The Black Hood: Season 2 is nearly over. It’s Black Hood vs Black Hood in Issue #4 as the original Black Hood (Kip Burling) confronts the current Black Hood (Greg Hettinger) saying, “Killing me wasn’t enough, officer? You had to steal my identity too?”
The first two-thirds of the story is the formulaic, testosterone fueled fight that happens whenever two heroes meet for the first time, followed by how Burling survived being shot in the face by Hettinger once they inevitably beat each other to a stalemate. The last third of the story has The Nobody kidnapping Hettinger’s ex girlfriend, before coming to an explosive finish.
As usual, the issue is capped off with a classic 1940’s Black Hood story. I’m really torn about these backup stories. On the one hand, I love them and the history they bring. On the other hand, it’s mostly just a cheap way to stretch a four issue story arc into five.
Duane Swierczynski’s story was less amazing this issue, but only because of the necessarily stereotypical nature of the Hero vs. Hero encounter. It’s been done every way possible, and this was the appropriate formula, it just didn’t stand out. Similarly, this was the first time I’ve been actively disappointed in Greg Scott’s art. There is a rule in filmmaking called the 180 degree rule: basically, when you have 2 people in the frame, you show them from one side so they remain in the same relative Left/Right position. When you suddenly cross the axis and now have those people switched to Right/Left, it is generally disorienting. This happened twice in one page, for the sole reason (as far as I can tell) of showing a right handed punch without blocking a face.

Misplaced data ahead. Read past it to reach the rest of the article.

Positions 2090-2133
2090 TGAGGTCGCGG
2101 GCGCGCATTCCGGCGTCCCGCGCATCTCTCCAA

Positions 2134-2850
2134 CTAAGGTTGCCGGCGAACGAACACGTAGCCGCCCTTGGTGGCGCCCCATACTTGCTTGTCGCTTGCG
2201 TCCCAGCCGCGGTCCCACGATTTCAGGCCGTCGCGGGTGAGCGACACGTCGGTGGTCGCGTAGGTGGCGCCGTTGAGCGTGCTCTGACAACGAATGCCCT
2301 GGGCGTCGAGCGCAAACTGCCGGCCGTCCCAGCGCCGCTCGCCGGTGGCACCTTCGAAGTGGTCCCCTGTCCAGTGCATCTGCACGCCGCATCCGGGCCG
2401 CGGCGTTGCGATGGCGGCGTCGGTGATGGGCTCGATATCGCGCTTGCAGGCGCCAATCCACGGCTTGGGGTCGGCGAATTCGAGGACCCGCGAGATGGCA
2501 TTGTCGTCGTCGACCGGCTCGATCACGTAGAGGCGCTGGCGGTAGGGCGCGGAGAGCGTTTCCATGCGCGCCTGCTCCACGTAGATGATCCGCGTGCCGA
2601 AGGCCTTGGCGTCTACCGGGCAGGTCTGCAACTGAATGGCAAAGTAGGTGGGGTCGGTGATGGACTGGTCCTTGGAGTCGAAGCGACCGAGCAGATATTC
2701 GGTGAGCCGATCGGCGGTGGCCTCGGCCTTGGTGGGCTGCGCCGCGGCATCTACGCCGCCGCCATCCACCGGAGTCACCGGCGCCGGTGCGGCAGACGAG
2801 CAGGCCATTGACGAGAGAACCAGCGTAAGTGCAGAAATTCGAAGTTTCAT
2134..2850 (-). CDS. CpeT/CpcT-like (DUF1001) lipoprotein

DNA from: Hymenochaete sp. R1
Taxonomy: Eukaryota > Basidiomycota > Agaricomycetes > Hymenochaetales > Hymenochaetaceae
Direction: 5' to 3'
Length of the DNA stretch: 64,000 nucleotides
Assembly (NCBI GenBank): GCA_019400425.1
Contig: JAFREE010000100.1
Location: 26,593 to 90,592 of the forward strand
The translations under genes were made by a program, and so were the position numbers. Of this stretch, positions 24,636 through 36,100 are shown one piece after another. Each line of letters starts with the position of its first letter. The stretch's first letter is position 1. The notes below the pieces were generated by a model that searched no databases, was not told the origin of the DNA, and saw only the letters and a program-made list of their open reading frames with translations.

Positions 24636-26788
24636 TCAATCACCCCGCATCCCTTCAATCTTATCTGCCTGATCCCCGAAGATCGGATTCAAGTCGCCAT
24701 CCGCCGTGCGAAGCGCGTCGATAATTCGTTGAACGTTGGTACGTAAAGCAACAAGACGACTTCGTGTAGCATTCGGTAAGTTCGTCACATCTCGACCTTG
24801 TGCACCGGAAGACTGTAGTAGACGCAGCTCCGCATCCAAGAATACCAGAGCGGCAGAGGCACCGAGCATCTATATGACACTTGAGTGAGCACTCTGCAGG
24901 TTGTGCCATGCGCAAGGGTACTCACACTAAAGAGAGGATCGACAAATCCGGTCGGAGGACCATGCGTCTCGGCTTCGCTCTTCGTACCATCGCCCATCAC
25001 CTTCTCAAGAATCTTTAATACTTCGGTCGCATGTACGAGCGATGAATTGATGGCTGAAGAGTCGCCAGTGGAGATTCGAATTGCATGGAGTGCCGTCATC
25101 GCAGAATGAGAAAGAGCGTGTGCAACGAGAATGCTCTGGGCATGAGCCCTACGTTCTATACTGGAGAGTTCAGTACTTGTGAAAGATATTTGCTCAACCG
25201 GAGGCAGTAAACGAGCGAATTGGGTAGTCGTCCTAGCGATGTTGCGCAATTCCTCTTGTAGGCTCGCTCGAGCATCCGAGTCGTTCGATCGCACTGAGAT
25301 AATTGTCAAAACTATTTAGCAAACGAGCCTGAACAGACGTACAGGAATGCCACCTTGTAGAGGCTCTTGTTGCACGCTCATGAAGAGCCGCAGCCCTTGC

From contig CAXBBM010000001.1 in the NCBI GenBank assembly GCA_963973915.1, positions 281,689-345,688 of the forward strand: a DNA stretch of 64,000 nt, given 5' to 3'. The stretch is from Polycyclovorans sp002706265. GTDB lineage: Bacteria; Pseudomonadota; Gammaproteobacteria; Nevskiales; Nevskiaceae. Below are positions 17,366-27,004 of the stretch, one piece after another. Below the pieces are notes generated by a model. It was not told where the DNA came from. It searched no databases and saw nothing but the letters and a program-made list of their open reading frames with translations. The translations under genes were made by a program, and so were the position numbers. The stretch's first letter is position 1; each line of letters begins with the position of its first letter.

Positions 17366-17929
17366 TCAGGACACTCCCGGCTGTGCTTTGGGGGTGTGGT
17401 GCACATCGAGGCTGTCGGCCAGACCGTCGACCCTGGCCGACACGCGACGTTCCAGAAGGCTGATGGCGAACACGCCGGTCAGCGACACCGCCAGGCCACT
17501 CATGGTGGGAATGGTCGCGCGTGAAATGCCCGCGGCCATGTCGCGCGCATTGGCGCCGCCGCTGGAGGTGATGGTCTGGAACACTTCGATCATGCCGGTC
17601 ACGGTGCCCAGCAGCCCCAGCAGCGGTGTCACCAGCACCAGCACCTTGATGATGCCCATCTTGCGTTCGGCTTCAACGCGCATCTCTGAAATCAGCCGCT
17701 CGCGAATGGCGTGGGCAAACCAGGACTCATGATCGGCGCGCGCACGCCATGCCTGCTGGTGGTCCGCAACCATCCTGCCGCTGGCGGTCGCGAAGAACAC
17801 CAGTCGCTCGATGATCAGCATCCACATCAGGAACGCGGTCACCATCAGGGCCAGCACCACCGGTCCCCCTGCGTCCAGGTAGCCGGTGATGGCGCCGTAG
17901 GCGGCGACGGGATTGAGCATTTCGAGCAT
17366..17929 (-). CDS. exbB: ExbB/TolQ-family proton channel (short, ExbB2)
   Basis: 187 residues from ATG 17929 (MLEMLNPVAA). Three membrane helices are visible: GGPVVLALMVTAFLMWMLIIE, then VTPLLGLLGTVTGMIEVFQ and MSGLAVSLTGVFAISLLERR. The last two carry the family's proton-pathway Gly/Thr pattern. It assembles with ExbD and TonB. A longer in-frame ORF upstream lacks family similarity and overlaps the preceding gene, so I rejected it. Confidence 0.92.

On its own, I can only justify giving this issue a 3 out of 5, but I am still enjoying the series and looking forward to the conclusion of this story arc next month. There’s a good chance that once Black Hood goes on a probable hiatus between story arcs (which will probably restart with Season 3 issue #1) I’ll pick up Dark Circle’s The Fox collected TPB editions, while I wait for the remainder of their collections in the fall and new year.